Ignaz Joseph PLEYEL (1757-1831) Hidden Gems Vol. 3- Piano Trios
Sonate aus Trois Sonates pour le Clavecin ou Piano-Forté avec accompagnement de Violon et Violoncelle:
F Major, (1790) Ben 437 [20:48]
G Major, (1790) Ben 438 [19:22]
E flat Major, (1790) Ben 439 [17:37]
IPG Pleyel Klaviertrio
rec. Taufkirche, Ruppersthal, Austria, 28-30 June 2015 ARS PRODUCTIONS ARS38203 SACD [60:26]
My entry into the world of Pleyel came through his string quartets, with both his Prussian Quartets on CPO and his Op. 2 quartets on Naxos. These show the influence of his teachers, Joseph Baptist Vanhal and Joseph Haydn, but also a compositional skill which made me want to investigate further. This led me to his symphonies which again show great charm and ability. Pleyel's a composer worth exploring.
Born in the small town of Ruppersthal in the wine-growing region of Lower Austria, Ignaz Joseph Pleyel could be said to suffer from the Mozart effect, in that he and his music has been neglected in favour of his more famous compatriot. This despite his music being very attractive and pleasing to the listener. Yes, he could be said to be derivative at times, but he also shows great sparks of originality. It seems that these days he is best remembered as an innovator in the design and manufacture of the piano, one of which, dating from the year before Pleyel’s death, is used in this recording.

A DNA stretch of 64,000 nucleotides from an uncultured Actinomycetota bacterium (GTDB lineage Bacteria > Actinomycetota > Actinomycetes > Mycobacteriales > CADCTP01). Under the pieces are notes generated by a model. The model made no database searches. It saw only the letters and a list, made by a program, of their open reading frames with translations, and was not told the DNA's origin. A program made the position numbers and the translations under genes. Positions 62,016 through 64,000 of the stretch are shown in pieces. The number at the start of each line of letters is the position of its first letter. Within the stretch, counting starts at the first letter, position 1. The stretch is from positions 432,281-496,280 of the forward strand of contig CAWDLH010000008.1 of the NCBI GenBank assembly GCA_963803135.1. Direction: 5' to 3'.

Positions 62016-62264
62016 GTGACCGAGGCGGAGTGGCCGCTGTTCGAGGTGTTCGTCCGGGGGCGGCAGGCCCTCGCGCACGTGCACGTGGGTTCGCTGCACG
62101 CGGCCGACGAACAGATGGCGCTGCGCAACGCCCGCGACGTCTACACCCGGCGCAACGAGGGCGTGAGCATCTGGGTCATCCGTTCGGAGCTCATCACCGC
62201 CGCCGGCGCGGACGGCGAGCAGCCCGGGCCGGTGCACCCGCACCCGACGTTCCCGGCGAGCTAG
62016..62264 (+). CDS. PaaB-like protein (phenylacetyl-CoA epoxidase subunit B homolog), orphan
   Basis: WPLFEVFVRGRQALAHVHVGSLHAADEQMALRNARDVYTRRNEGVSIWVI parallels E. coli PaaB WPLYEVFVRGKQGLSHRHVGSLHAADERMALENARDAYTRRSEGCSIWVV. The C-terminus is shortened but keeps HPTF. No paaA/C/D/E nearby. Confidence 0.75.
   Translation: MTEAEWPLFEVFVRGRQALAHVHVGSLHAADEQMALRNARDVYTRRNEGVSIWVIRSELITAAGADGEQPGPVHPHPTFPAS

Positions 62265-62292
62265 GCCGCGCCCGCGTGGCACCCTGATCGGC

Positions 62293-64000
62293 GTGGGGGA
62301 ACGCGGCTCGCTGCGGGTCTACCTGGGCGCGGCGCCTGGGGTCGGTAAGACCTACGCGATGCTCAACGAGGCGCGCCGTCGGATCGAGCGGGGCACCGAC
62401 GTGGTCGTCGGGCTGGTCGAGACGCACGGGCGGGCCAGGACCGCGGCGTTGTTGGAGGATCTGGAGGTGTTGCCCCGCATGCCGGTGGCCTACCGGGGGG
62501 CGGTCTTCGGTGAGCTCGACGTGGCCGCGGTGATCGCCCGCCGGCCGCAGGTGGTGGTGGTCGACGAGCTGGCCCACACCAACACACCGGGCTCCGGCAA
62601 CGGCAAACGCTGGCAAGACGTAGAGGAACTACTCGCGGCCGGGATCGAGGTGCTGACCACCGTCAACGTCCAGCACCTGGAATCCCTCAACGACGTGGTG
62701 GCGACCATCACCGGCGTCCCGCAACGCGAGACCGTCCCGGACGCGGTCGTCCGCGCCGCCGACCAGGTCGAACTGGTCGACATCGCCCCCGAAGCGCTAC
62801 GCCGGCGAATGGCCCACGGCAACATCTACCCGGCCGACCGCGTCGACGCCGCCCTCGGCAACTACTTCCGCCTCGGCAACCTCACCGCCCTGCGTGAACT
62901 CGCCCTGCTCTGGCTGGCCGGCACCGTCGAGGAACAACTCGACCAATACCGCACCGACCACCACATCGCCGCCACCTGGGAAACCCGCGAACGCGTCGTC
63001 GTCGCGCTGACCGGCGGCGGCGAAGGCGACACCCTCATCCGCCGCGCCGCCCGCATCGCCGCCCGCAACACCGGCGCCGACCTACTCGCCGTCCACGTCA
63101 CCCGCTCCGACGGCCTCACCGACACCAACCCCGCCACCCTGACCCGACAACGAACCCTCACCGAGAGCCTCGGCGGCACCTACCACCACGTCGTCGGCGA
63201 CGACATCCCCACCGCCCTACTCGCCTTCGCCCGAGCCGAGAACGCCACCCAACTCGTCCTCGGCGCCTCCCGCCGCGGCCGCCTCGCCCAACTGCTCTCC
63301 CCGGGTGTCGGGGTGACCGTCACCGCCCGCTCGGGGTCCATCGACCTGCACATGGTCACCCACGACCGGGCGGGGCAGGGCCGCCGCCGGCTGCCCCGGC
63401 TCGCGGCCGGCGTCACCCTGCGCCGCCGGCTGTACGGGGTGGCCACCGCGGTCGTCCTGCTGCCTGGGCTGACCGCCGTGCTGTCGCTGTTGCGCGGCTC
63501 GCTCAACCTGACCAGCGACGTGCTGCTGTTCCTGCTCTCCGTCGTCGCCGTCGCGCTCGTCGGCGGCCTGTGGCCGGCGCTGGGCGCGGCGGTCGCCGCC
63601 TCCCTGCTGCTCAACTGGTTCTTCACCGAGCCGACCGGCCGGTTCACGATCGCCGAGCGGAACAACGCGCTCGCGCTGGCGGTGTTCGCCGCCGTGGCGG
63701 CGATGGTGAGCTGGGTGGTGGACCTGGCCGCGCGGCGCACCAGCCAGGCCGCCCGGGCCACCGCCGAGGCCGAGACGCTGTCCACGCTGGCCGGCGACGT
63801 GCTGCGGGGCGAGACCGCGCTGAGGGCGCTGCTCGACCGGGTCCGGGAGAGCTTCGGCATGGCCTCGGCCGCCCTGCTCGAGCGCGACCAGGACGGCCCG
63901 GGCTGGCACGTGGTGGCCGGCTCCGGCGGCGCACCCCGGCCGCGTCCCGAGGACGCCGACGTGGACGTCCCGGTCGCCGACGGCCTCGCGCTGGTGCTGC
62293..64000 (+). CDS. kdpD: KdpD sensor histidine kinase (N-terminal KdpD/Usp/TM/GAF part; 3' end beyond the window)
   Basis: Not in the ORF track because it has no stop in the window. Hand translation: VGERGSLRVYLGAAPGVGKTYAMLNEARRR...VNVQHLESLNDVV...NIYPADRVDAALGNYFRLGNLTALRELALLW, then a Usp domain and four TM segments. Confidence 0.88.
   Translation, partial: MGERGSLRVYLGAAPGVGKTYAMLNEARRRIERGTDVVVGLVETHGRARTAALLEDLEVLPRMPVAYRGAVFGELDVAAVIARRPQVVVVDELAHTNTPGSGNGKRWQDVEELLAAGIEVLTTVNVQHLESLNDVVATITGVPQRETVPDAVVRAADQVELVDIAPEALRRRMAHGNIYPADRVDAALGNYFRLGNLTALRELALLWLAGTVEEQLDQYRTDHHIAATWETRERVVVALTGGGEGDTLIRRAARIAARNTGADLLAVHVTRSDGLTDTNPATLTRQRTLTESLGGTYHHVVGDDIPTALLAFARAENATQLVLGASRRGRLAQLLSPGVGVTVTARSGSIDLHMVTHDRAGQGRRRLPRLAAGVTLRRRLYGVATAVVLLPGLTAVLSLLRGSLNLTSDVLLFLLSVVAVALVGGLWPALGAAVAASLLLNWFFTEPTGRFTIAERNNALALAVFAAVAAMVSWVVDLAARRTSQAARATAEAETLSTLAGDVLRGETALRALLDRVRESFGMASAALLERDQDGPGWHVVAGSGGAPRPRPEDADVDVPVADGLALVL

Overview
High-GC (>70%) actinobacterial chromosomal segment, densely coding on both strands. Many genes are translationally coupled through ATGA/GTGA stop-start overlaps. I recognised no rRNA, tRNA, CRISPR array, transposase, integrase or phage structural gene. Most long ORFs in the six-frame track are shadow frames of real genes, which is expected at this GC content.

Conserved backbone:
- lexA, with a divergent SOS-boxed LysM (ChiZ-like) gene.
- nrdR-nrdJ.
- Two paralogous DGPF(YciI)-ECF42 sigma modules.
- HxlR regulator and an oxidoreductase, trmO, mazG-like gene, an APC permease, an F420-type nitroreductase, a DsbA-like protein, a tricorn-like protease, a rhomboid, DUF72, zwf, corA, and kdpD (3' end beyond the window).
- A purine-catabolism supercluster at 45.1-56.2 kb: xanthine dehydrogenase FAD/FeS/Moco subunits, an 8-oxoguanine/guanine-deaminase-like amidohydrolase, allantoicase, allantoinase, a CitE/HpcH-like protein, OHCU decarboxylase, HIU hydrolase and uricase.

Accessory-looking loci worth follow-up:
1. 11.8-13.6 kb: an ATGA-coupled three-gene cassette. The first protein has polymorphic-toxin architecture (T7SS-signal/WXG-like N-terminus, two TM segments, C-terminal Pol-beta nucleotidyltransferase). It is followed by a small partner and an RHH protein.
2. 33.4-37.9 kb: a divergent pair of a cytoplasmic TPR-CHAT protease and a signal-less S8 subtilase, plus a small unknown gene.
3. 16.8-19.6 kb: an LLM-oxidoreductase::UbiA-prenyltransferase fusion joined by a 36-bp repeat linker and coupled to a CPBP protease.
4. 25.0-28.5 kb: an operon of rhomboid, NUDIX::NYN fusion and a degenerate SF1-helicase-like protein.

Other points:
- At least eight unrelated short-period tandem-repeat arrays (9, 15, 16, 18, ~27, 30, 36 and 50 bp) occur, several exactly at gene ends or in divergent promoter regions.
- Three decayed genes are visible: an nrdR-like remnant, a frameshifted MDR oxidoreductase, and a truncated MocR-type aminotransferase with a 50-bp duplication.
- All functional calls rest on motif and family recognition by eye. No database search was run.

All three of the featured trios date from 1790, in a series which ARS have entitles ‘Hidden Gems’, an epithet that they deserve. The first trio featured on this disc is in F Major and shows the greatest influence of Haydn. You could easily believe that you were listening to an unknown work by the master, especially in the first movement Allegro molto. The second trio on the disc is in G Major has a beautifully mellifluous second movement Andante grazioso, whilst the final Rondo points to a master of the idiom. The third trio is in E flat Major and is the most original of the three. One could even say that it points the way towards Beethoven. Unlike the other trios, it is the most original of the three. It is cast in only two movements: the first, Allegro con fuoco reminds us that Pleyel spanned both the Classical as well as the Romantic periods, especially in its development of thematic material.
The playing of the IPG Pleyel Klaviertrio, who performs on original instruments throughout, is excellent. There is a real sense that this is an ensemble that gets enjoyment from playing this lovely music. One of the real stars to emerge here is the piano, or to give it its true title, Hammerflügel Ignaz Pleyel, Opus 1614, from 1830. The instrument has been expertly captured by the engineers and well balanced with the violin and cello. The booklet notes are excellent too; both informative and helpful. I look forward to further releases in this series.